Legendary producer and auteur David Axelrod began working with Capitol Records as an A&R man in 1963. He began working with equally legendary singer Lou Rawls in 1964 on the album For You My Love, but the pair didn't score together until 1966 when Axe produced Rawls' Live! set. Like Cannonball Adderley's Live at the It Club, (which Axelrod also produced) this was a live in the studio date, where Rawls and band played to an invited studio audience. That combination of crackling energy and intimacy put the set over the top. And the pair worked together through 1970 when Rawls left Capitol for MGM. This monster 25-track collection shows off in singles and album cuts the incredible partnership this pair established from the mid-'60s through 1970. Axe and Rawls were responsible for reframing many of the pop hits of the day into stellar big-band soul workouts including Donovan's "Season of the Witch," Dave Mason's "Feelin' Alright," Berry Gordy's "You've Made Me So Very Happy," Gerry Goffin and Carole King's "I Can't Make It Alone," Stephen Stills' "For What It's Worth," a funky version of John Hartford's "Gentle on My Mind," and transforming spare soul tunes such as Otis Redding's "Fa-Fa-Fa-Fa-Fa (Sad Song)," and Sam Cooke's "Bring It on Home to Me" into sophisticated big-band rave-ups without sacrificing an ounce of emotion or authenticity. In fact, this music is some of the first uptown L.A. soul, and defined an era in Hollywood. This set compiled by Stateside has all of these cuts and many more, showcasing the kinetic symbiosis of this pairing at Capitol, and then some. The only thing the package lacks is context. While discographical information is here, there is no serious liner essay to tie the set together since the material is not arranged chronologically. That small complaint aside, this is as solid a Rawls set from the '60s as one needs -- even if it doesn't include his stellar version of "Tobacco Road." This one is all killer, no filler.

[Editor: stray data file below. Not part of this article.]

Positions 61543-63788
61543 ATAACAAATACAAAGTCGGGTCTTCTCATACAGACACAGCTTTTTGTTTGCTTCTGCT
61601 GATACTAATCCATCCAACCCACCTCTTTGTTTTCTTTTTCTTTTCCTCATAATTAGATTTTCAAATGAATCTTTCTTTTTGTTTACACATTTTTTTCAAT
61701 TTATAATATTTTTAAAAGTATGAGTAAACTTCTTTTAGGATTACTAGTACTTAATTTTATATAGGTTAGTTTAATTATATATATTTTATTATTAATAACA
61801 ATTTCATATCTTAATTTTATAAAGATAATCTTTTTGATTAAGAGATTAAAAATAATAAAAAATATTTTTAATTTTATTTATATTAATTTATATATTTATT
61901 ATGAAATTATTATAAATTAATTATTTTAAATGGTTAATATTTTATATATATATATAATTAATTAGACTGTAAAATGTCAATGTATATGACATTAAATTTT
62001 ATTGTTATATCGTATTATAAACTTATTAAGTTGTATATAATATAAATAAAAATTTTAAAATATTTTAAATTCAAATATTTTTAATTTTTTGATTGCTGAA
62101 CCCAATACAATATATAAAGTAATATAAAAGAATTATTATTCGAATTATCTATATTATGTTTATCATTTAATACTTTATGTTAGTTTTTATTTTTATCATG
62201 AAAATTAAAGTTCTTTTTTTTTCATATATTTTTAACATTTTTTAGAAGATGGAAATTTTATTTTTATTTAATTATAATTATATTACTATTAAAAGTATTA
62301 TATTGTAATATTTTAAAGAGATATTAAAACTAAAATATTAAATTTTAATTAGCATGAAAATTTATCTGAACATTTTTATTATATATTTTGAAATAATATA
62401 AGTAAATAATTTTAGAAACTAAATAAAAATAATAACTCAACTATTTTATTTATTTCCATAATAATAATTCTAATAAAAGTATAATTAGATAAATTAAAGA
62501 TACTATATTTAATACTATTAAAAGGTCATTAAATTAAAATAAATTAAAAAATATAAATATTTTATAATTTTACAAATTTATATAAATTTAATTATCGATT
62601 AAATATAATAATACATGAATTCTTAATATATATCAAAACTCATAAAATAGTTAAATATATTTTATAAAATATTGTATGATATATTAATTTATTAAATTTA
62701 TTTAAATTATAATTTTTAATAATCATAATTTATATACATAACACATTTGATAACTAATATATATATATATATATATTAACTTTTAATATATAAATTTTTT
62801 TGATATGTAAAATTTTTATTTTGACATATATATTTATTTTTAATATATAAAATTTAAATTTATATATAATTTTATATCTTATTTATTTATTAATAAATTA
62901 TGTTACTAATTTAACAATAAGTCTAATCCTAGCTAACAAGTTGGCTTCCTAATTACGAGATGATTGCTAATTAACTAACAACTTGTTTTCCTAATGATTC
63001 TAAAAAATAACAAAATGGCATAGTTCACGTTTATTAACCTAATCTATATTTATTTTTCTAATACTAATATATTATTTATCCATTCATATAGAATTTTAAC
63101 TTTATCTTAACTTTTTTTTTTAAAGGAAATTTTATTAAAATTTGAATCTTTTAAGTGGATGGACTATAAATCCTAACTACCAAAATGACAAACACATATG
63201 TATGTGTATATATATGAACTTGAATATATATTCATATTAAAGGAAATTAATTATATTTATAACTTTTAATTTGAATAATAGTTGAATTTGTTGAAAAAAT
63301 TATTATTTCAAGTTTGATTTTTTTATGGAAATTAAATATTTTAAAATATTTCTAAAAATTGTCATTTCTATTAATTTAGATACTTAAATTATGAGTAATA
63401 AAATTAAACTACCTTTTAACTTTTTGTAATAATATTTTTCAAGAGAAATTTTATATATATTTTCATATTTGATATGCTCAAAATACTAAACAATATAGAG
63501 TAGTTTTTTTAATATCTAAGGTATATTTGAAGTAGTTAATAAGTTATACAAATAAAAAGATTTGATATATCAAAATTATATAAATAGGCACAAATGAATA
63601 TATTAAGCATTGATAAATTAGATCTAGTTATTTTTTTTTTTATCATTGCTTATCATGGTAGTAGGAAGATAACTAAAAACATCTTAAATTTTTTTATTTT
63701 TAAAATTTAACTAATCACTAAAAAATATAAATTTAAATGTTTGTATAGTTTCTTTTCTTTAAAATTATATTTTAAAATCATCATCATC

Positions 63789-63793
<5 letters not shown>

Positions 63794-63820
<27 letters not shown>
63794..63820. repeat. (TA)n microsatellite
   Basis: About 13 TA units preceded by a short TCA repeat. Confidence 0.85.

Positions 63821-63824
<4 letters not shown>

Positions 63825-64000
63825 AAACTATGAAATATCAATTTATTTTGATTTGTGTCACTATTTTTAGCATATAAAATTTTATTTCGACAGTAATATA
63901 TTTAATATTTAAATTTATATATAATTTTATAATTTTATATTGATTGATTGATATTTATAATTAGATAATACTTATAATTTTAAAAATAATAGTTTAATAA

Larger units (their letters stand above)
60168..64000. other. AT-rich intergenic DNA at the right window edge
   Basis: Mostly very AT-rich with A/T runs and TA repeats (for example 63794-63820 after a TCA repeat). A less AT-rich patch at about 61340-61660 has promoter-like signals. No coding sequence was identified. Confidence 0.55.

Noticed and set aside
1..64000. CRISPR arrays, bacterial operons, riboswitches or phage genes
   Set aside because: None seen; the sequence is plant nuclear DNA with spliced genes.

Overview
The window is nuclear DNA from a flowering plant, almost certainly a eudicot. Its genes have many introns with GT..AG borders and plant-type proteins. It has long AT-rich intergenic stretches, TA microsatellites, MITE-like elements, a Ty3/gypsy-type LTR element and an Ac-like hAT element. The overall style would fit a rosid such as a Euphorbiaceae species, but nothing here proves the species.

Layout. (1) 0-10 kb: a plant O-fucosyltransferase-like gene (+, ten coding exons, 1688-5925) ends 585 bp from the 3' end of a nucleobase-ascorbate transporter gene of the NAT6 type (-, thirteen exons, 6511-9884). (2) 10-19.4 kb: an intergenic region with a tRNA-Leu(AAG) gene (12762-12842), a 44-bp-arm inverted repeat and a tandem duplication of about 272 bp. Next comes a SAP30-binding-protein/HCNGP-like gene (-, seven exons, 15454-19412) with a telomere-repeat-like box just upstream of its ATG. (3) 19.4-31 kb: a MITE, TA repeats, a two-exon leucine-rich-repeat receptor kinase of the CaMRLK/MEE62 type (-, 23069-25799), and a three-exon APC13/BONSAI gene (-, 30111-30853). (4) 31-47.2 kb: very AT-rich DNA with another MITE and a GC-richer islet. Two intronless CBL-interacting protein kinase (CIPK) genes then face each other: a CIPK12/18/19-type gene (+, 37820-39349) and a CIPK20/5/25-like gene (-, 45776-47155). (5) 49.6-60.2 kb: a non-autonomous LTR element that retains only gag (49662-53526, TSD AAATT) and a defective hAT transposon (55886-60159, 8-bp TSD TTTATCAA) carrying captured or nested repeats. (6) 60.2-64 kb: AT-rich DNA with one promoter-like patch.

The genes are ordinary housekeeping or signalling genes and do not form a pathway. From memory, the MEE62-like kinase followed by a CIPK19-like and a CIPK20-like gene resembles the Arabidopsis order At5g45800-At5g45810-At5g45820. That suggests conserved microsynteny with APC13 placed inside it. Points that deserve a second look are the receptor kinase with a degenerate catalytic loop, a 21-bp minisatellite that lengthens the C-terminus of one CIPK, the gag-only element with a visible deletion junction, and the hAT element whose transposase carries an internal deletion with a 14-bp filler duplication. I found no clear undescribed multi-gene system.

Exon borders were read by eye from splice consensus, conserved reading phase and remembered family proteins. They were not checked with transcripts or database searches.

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AllMusic Review by Thom Jurek